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Difference Between Methadone and Oxycodone

Difference Between Methadone and Oxycodone

The United States is currently in the middle of an opioid epidemic, but determining which opioids contribute the most to this issue can be difficult.

Opioids are narcotics that include illicit drugs like heroin and prescription drugs like oxycodone and methadone. Today, we’re going to look into the difference between methadone and oxycodone to determine which of the two is strongest and how their strengths determine their risks.

What Is Methadone?

Also known as Diskets, Methadone Intensol, and Methadose, methadone is a synthetic analgesic drug that acts similarly to morphine but produces longer-lasting effects. Methadone is often used as a substitute drug in opioid addiction treatment. 

Methadone is a long-acting opioid agonist, which means that it activates the same opioid receptors and responses in the brain as other opioids like heroin, oxycodone, hydrocodone, morphine, opium, and others. The Food and Drug Administration (FDA) approved this drug in the treatment of opioid use disorder as well as for pain management. 

When used in a medical setting by addiction treatment professionals, methadone can help reduce opioid cravings and withdrawal symptoms and can also blunt or block the effects of other opioids. It’s usually taken daily as a liquid, powder, or in diskette forms. 

Only a SAMHSA-certified treatment program (OTP) can prescribe methadone for opioid addiction treatment. Patients taking this medication to treat addiction must receive it under the supervision of a practitioner.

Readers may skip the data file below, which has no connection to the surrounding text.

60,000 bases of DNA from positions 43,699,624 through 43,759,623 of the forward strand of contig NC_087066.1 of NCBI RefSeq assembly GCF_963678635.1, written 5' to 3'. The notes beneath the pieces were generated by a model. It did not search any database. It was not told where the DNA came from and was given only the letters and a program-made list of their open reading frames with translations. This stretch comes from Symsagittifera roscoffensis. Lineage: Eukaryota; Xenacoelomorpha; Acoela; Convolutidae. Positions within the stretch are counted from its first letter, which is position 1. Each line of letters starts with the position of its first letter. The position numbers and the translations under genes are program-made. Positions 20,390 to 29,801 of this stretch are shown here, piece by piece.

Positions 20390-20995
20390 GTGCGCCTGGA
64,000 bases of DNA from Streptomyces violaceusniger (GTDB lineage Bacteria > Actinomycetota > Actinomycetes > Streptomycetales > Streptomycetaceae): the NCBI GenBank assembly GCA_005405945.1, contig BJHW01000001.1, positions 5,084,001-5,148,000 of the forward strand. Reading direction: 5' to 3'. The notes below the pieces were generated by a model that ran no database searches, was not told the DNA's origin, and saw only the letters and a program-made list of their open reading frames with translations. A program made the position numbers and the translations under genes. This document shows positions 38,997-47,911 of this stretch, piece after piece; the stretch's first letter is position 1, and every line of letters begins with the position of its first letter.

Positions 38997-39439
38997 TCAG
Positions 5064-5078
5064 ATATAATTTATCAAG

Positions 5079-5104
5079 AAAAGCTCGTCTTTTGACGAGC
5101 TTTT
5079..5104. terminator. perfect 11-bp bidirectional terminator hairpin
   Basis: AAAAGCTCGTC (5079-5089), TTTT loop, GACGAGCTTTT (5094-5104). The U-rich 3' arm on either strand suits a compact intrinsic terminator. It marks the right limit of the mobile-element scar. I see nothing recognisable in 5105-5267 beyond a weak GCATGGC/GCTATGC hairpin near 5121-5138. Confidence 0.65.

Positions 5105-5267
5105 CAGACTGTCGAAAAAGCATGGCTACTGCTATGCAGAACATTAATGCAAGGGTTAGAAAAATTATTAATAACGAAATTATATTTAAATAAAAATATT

After a period of stability using the methadone, patients may then be allowed to take it at home between program visits. Usually, patients only take methadone for a year, depending on their needs.


Methadone is a Schedule II drug because it has a high potential for abuse and addiction. Because it acts similarly to other addictive opioids, anyone taking this medication must do so as directed by their physician.

What Is Oxycodone?

Also known by brand names like Xtampza ER, Oxaydo, and Roxicodone, oxycodone is an opioid or narcotic that’s mainly prescribed to treat moderate to severe pain. Like other opioids, it comes with a high risk of abuse and addiction. 

Oxycodone is a semi-synthetic opioid that’s derived from the opium poppy plant. In addition to being prescribed, it’s often sold on the streets illegally for recreational use. 

Common street names for oxycodone include Hillbilly Heroin, Kicker, OC, Ox, Roxy, Perc, and Oxy. When taken as prescribed, oxycodone is available as an extended-release or long-acting tablet. 

To get high, people may abuse oxycodone by crushing tablets and chewing them, snorting them, or dissolving them into liquids to be drunk or injected. People may also take oxycodone with alcohol.

Each of these practices presents the risk of overdose and death. Oxycodone usually comes in an extended-release tablet, meaning its side effects last for at least 12 hours. 


Common side effects of oxycodone include dry mouth, stomach pain, constipation, drowsiness, sedation, headache, and mood swings. When a person misuses this drug by taking it in high doses or mixing it with other substances, they may experience the rush of euphoria along with side effects like:


  • Slowed heart rate 
  • Sedation 
  • Nausea and/or vomiting 
  • Inability to get or keep an erection 
  • Loss of appetite  
  • Weakness 
  • Dizziness  
  • Chest pain  
  • Hives 
  • Itching 
  • Rash